Novel icosanoids from the red marine alga Farlowia mollis Public Deposited

http://ir.library.oregonstate.edu/concern/graduate_thesis_or_dissertations/w66346407

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  • Farlowia mollis is a marine red alga that grows in the intertidal region along the coast of Oregon. We began studying the chemistry of this alga after a survey of Oregon seaweeds revealed possibly interesting chemistry and antimicrobial activity in its crude organic extract. Over the past three years the biomedicinal potential of nearly 100 species of Oregon seaweeds has been explored in the Oregon seaweed survey. The survey screens the aqueous and organic extracts of different algal collections for antimicrobial activity, brine shrimp toxicity and interesting chemical metabolites as judged by thin layer chromatography. Farlowia mol1is was one of 17 different species of algae that were identified as promising for further study. The natural products of Farlowia mollis include three unique diol-containing fatty acids whose structures were determined by a combination of spectroscopic techniques, including 2D-NMR, mass spectrometry, and IR, UV and circular dichroic spectroscopy. These structures are very similar to several mammalian icosanoids which possess a wide range of biological activities. We decided to test these seaweed compounds for biological activity in common with several mammalian icosanoids, specifically for their ability to stimulate superoxide anion production in human neutrophils. It appears that the "farlowdiols" are moderate inhibitors of super oxide anion production in cells stimulated with formyl-methionylleucyl- phenylalanine. Other biological activities of the "farlowdiols" include mild inhibition of the dog kidney Na⁺/K⁺ ATPase and of the enzyme 5-lipoxygenase. The biological roles of the "farlowdiols" in the alga Farlowia mollis are not known, however, several other icosanoids have recently been isolated from other red algae, and have identical or similar structures to several biologically active mammalian icosanoids. These icosanoids may play important hormonal and bioregulatory roles in the algae, and may aid research in understanding the roles that icosanoids play in asthma, inflammation and other disease states.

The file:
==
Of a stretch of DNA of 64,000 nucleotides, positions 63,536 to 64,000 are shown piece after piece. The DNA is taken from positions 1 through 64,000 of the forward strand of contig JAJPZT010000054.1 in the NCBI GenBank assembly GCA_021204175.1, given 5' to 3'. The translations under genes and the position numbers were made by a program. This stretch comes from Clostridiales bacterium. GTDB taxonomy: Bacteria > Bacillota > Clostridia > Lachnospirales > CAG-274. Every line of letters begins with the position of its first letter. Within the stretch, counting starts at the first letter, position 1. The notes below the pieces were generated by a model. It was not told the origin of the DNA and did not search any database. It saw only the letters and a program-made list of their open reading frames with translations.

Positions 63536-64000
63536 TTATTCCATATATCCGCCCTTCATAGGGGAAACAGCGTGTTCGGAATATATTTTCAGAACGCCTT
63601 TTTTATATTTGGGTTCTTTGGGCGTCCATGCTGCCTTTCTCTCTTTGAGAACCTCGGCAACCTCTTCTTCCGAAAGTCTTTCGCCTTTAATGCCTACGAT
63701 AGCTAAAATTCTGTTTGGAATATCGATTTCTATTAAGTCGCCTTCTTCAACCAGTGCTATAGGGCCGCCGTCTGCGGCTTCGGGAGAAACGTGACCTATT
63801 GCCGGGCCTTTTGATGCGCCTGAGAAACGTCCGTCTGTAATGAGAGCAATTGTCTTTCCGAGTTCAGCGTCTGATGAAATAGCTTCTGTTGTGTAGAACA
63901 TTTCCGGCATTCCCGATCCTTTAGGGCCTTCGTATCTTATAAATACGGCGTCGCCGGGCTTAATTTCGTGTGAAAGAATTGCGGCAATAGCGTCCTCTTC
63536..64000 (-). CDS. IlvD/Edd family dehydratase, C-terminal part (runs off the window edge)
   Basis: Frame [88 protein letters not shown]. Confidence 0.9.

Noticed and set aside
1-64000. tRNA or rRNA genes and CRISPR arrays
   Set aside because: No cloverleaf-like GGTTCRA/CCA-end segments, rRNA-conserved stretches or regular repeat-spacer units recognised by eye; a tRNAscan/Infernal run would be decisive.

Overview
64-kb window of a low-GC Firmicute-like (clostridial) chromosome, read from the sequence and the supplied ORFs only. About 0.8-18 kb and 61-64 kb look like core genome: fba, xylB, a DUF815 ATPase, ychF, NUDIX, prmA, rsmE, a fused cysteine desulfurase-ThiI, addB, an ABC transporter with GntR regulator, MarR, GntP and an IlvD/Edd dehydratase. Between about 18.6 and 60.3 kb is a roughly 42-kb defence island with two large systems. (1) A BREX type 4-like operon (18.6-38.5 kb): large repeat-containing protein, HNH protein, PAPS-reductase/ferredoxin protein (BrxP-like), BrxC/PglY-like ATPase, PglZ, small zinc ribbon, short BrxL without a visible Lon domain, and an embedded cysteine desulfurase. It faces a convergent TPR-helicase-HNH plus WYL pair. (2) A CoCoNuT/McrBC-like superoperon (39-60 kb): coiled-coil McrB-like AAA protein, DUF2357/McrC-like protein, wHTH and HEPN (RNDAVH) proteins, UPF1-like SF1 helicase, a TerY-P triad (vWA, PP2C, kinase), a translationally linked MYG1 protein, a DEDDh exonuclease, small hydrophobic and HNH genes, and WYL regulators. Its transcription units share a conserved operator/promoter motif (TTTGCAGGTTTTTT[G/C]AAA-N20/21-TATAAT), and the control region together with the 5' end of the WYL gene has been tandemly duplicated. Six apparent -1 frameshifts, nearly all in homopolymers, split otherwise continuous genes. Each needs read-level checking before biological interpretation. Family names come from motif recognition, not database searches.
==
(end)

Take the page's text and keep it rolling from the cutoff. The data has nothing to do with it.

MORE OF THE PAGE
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  • description.provenance : Approved for entry into archive by Deborah Campbell(deborah.campbell@oregonstate.edu) on 2013-07-02T15:44:50Z (GMT) No. of bitstreams: 1 SolemMicheleL1989.pdf: 667479 bytes, checksum: fd527a43486eb34cd337f873537f5ff7 (MD5)
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